From the beginning of the rotary tattoo machine, artists have addressed this much-discussed topic: are coil or rotary machines better?
Below we will describe the brief history of tattoo machines as well as the differences between spools and rotary, including the advantages and disadvantages. We also asked artists of all styles, backgrounds, and experiences for their views on this sublime debate. Read for more information
HISTORY OF TATTOO MACHINE
The first electric tattoo machine was invented in New York by Samuel F. O’Reilly and patented on December 8, 1891 (U.S. Patent 464,801).
It was taken from Thomas Edison’s rotary-driven stencil pen from 1876 (U.S. Pat. No. 180,857).
Electric tattoo machines are often represented in mainstream media as “coil machines” or “EM machines”. Coils use electromagnetic coils to move the armature rod up and down. The anchor rod is connected to a needle bar to which a tight group of small needles is attached. The needle bar pushes a tight group of small needles, which in turn push the ink into the skin.
As technology advances, tattoos become more configurable. Artists can now control the depth of the needle, how hard their machine strikes, and the speed of their machine. Through these configurations, tattooing as an art form has become very accurate.
Games in the EM machine are usually from 8 to 10 wraps. The coils generate impedance as a resistor, which is used to properly control the speed and power of the machine. This causes a bit of skin trauma. Spool machines are usually divided into three groups: inserts, shaders, and color packers.
Rotary machines are less adaptable and require much less knowledge and ingenuity to use effectively.
PNEUMATIC TATTOO MACHINE
The pneumatic tattoo machine is another type of the machine, invented in 2000 by a tattoo artist named Carson Hill. Pneumatic tattoo machines use air pressure to operate the machine and push the needles up and down.
These tattoo machines are fully autoclaved, which means that the entire machine can be placed in an autoclave and completely sterilized without major disassembly.
Pen machines are a variant of rotary-style machines. These machines utilize a cartridge system where the needles come in interchangeable cartridges that you can pop in and out multiple times during tattoo procedures.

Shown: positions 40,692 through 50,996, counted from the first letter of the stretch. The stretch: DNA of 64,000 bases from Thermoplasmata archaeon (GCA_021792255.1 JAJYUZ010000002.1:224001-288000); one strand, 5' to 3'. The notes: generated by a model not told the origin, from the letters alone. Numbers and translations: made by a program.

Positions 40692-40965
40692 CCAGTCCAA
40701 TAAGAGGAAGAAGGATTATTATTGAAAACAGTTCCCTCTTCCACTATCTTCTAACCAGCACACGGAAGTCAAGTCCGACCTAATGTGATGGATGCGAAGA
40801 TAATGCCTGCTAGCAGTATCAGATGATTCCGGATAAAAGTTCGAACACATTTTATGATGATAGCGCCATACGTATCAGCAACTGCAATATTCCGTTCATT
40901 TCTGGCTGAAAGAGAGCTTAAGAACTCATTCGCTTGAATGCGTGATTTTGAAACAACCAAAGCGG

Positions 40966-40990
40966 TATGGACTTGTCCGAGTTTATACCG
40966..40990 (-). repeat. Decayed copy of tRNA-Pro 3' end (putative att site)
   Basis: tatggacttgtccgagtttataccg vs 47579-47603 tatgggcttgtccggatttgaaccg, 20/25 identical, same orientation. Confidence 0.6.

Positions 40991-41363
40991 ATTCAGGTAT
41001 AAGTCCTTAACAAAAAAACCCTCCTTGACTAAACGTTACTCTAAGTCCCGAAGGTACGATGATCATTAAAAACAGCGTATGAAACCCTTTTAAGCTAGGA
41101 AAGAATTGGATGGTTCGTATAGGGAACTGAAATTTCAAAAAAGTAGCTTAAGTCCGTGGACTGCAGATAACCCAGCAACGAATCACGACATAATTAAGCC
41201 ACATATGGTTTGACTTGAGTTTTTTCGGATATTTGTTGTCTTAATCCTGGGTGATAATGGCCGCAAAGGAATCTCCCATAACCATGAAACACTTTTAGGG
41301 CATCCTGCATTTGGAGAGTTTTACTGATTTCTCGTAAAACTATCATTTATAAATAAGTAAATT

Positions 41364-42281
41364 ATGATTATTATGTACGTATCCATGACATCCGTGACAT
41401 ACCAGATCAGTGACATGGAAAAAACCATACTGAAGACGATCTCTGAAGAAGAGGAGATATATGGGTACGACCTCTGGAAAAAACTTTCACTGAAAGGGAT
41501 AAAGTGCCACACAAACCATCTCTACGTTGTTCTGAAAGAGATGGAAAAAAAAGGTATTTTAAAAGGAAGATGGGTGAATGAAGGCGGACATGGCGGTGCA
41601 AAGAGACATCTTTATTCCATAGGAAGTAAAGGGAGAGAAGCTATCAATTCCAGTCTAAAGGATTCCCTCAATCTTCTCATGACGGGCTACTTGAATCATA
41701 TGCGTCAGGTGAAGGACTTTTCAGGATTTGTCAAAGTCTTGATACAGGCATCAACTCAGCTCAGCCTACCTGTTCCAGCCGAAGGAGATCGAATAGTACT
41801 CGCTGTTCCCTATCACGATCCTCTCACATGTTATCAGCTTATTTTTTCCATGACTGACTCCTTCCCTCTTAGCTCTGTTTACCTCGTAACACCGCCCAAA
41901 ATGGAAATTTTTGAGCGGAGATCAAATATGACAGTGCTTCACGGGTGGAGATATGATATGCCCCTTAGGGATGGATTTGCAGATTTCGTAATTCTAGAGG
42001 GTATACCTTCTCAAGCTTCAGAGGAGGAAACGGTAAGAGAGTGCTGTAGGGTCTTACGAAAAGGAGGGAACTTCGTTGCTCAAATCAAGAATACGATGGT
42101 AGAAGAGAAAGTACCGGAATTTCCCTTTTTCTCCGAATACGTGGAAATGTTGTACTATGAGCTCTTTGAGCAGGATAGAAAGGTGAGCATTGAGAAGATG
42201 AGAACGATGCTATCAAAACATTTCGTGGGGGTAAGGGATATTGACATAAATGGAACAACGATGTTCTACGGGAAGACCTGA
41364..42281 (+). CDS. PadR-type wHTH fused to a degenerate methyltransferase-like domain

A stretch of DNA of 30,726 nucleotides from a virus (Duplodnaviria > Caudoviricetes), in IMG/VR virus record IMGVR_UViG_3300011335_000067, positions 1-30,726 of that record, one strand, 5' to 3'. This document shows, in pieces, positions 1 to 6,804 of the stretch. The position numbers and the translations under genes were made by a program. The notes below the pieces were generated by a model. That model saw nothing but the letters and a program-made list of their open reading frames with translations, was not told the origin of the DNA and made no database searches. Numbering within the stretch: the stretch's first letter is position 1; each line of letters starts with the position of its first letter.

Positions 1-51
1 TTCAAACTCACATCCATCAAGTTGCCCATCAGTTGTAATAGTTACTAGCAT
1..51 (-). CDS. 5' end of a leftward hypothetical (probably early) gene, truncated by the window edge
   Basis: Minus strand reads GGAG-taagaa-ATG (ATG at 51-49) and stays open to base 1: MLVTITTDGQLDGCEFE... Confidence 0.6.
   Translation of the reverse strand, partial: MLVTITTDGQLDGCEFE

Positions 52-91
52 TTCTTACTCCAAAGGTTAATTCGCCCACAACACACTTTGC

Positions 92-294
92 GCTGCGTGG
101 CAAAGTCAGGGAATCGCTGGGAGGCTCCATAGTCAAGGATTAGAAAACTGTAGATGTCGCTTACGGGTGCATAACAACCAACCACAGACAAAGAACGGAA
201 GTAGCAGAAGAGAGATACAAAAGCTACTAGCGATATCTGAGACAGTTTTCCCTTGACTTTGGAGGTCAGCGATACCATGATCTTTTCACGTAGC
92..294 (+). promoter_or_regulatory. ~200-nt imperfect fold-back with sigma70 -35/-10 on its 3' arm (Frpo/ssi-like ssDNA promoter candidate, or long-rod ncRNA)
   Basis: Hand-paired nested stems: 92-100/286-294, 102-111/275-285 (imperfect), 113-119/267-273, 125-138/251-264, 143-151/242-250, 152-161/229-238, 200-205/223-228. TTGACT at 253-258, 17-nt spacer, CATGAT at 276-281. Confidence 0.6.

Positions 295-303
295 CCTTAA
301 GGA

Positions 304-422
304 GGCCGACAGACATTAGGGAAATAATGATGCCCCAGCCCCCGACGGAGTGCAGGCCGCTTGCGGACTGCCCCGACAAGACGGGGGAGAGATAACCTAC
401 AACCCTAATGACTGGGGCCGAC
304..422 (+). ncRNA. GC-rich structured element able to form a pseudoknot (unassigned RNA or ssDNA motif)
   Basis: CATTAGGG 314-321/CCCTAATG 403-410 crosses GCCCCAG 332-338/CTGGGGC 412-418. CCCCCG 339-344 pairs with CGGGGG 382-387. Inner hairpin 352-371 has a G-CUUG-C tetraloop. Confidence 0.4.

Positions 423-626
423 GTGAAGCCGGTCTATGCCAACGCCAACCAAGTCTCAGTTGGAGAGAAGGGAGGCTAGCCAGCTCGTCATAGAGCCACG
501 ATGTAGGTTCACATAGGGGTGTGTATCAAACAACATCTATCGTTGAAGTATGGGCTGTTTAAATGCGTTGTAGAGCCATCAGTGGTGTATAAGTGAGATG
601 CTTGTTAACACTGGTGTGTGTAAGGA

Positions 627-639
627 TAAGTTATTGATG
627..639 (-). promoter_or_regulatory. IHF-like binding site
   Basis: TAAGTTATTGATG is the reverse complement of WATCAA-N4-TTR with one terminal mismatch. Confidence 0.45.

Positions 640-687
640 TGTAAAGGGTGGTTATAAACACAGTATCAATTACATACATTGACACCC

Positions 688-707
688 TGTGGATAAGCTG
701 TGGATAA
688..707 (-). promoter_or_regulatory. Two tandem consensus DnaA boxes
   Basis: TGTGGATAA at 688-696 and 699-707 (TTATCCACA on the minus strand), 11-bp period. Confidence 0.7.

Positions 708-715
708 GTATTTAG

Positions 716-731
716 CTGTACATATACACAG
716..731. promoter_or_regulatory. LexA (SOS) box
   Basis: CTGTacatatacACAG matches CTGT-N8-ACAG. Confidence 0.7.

The look of the dishwasher is more iconic and traditional. You also always have a lot of options and customizations and you can make your own dishwashers.
The voice is a double-edged sword. Some artists like the buzz of a traditional machine, while others do not like the sound of a pin or spin.
Many artists have found that vibrations cause pain in the fingers, hands, and wrists during long sessions. Some complain that this can cause a loss of emotion in their hands after a session.
The weight is the second two-edged sword. Some artists prefer the weight of the machine, while others find that it causes them pain in their fingers, hands, and wrists when making longer stamps.
VERY GOOD USE
These machines can easily control speed and power, but the machine must be familiar with the machine and how the machine will operate to set it up and operate it efficiently and correctly.
REPLACEMENT OF PARTS / DECISIONS
Parts are cheap and machines are easy to set up and change
Some artists have found that using reels can complete stamps faster. SKIN
This is one of the biggest problems that come with an EM machine because the only way to autoclave a machine is to completely disassemble it and then autoclave the frame. Autoclaving these machines is not an unwise choice. Tattoos also cannot spray the entire machine with a high level of disinfectant, as disinfectants can damage the coils and damaged machine parts. This leaves the possibility to cover the machine with plastic and spray the disinfectant with a used cloth to wipe the machine (we recommend spraying directly on the surface and letting it work for 30 seconds).